Group two examined how to address gaps around MAMI programming faced by implementing agencies in the immediate and longer term. Actions to address immediate gaps include a call for a global UN/cluster joint statement of MAMI and development of an inter-agency forum/mechanism to share learning, experiences and resources. Longer term, buy-in from wider coordination structures to ensure assessment of this age group and inclusion in emergency response and external advocacy, including donors, is needed. 

Group three examined key questions, interventions and outcomes to assess MAMI. The key research question to answer is where does a MAMI intervention ‘sit’ (e.g. health, CMAM programme) and how does the delivery platform of a MAMI package vary by context? Research should test a broader package of interventions to examine the effectiveness/added value of each component for specific target groups; test refinements to the C-MAMI tool; test discharge criteria; demonstrate effectiveness and cost-effectiveness; and examine delivery mechanisms and continuum of care. The primary outcome should be growth; mortality would be ideal, but likely not feasible. Research should be conducted in different geographies and contexts, including emergencies.

Group four discussed findings of the non-feeding review in more depth and examined means to achieve consensus on recommendations for programmers. Discussion points included: the importance of context when examining evidence; antibiotics and resistance; community versus inpatient treatment; and questions on case fatality in infants < 6m.  The group identified the need for urgent research on prioritised questions and the need for policy (WHO) and political (to influence donors) advocacy on critical gaps that currently ‘paralyse’ programmers. It was agreed that a Delphi consultation process could be used to secure consensus.  

Reflections and conclusions

Through plenary discussion, priority next steps were identified: actions the MAMI SIG can undertake; actions that involve collaboration with the WaST TIG; and actions deemed a priority but beyond current capacity of the MAMI SIG to take forward. Specific actions were themed around further examination of existing datasets to provide more evidence; next steps for the C-MAMI tool; advocacy; and opportunities for joint analysis with the WaST TIG.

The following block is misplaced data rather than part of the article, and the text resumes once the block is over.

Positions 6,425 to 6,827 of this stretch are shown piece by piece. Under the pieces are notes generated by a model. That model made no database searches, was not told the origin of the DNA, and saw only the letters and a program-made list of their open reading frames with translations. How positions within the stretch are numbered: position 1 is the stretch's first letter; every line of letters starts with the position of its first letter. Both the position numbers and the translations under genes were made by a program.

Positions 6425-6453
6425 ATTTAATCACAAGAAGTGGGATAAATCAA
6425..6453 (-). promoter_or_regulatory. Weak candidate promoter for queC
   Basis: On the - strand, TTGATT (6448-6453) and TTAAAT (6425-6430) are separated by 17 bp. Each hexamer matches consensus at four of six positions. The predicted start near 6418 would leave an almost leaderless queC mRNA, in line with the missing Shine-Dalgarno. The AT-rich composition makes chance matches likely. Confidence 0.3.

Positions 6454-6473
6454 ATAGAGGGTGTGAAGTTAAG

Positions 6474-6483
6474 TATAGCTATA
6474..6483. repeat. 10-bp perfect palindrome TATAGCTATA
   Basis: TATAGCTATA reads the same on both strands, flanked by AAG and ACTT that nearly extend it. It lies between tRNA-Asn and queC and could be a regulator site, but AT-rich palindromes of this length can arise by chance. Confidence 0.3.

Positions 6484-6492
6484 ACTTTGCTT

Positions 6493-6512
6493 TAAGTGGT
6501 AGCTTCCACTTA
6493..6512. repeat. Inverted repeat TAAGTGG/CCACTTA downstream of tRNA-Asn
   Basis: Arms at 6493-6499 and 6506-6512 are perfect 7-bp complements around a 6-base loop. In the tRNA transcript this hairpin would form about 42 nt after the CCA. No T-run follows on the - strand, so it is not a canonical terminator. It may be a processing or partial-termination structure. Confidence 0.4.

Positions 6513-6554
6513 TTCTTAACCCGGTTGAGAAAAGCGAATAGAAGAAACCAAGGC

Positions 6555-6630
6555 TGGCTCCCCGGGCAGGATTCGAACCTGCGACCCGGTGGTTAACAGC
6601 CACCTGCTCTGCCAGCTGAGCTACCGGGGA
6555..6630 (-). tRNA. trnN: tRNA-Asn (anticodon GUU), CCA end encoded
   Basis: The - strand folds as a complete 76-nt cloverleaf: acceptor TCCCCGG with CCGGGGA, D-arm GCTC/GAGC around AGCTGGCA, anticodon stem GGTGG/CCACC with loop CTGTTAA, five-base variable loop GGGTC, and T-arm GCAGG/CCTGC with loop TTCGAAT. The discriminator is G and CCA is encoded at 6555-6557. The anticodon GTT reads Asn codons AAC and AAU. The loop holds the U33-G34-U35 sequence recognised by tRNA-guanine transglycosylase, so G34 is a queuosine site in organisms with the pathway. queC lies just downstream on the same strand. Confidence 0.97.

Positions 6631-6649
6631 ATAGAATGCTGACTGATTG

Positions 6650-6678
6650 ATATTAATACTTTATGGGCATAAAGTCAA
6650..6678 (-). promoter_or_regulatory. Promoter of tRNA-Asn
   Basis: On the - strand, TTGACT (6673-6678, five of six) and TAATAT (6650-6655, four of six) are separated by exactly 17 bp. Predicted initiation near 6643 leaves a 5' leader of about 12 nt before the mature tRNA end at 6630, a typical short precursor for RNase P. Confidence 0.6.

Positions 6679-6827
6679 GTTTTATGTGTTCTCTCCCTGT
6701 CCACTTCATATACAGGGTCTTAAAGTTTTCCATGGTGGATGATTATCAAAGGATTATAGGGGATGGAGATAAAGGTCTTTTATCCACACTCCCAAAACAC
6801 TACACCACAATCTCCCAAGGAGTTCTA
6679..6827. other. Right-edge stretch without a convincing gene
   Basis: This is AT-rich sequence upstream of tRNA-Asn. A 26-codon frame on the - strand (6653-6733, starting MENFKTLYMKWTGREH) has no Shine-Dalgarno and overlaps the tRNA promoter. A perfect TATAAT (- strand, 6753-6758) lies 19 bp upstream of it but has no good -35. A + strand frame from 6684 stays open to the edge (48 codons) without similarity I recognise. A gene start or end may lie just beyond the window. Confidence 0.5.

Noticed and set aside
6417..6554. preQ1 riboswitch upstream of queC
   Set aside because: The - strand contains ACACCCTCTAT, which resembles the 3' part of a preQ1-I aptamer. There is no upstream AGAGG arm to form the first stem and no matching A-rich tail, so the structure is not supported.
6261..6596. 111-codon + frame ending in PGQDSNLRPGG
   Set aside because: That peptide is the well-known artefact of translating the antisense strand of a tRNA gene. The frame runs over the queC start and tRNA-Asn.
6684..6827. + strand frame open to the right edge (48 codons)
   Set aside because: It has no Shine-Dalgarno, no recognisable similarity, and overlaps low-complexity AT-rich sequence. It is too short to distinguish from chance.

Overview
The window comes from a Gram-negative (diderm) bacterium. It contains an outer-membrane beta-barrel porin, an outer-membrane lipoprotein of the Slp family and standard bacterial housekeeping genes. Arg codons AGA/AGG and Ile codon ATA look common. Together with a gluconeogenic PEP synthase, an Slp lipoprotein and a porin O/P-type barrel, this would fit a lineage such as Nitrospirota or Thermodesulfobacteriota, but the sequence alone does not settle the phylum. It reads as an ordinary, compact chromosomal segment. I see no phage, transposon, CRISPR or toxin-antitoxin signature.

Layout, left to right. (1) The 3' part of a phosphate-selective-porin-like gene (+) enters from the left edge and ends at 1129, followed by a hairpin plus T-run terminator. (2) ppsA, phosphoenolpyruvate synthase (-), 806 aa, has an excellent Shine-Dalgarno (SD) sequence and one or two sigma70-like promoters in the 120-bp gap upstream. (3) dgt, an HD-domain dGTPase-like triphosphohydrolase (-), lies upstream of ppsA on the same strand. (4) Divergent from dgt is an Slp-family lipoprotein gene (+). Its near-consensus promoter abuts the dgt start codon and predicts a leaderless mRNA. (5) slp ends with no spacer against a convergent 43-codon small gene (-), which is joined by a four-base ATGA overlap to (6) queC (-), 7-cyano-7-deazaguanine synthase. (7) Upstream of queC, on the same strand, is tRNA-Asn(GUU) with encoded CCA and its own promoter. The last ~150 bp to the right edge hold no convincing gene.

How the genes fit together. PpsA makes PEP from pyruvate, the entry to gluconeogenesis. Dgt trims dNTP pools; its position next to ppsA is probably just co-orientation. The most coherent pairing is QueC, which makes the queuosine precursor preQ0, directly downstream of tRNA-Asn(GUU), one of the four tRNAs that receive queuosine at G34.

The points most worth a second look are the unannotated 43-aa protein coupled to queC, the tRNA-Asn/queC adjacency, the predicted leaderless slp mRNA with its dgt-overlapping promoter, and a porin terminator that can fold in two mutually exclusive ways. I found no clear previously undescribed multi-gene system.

Plenary voiced that the move to discussion of ‘failure to thrive’ in this age group, rather than ‘acute malnutrition’ is welcome. WHO should take the lead in clarifying language/terminology.

Implementation research needs to be conducted with rigour, be systematic and seek to avoid loss to follow-up. A short window of opportunity exists for MAMI to conduct research within the context of programmes and recruit control populations; an opportunity that must be seized. Care must be taken as there are risks as well as benefits of identifying at-risk infants, depending on what intervention is prompted. An appeal was made from ENN for funders to step up and help move the MAMI collective work to achieve the vision of a MAMI global network.

The meeting was closed by Nicki Connell, who reinforced the value of the MAMI SIG collective as a group that challenges the status quo, brings ideas and is not afraid to discuss and question them.

The full meeting report can be downloaded here.

The meeting report for the MAMI-WaSt meeting can be found here.



1Formerly “management of acute malnutrition in infants under 6 months”, the term “MAMI” has been updated to reflect evolution in thinking and scope of the initiative.

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Management of At risk Mothers and Infants (MAMI) meeting. Field Exchange 57, March 2018. p42.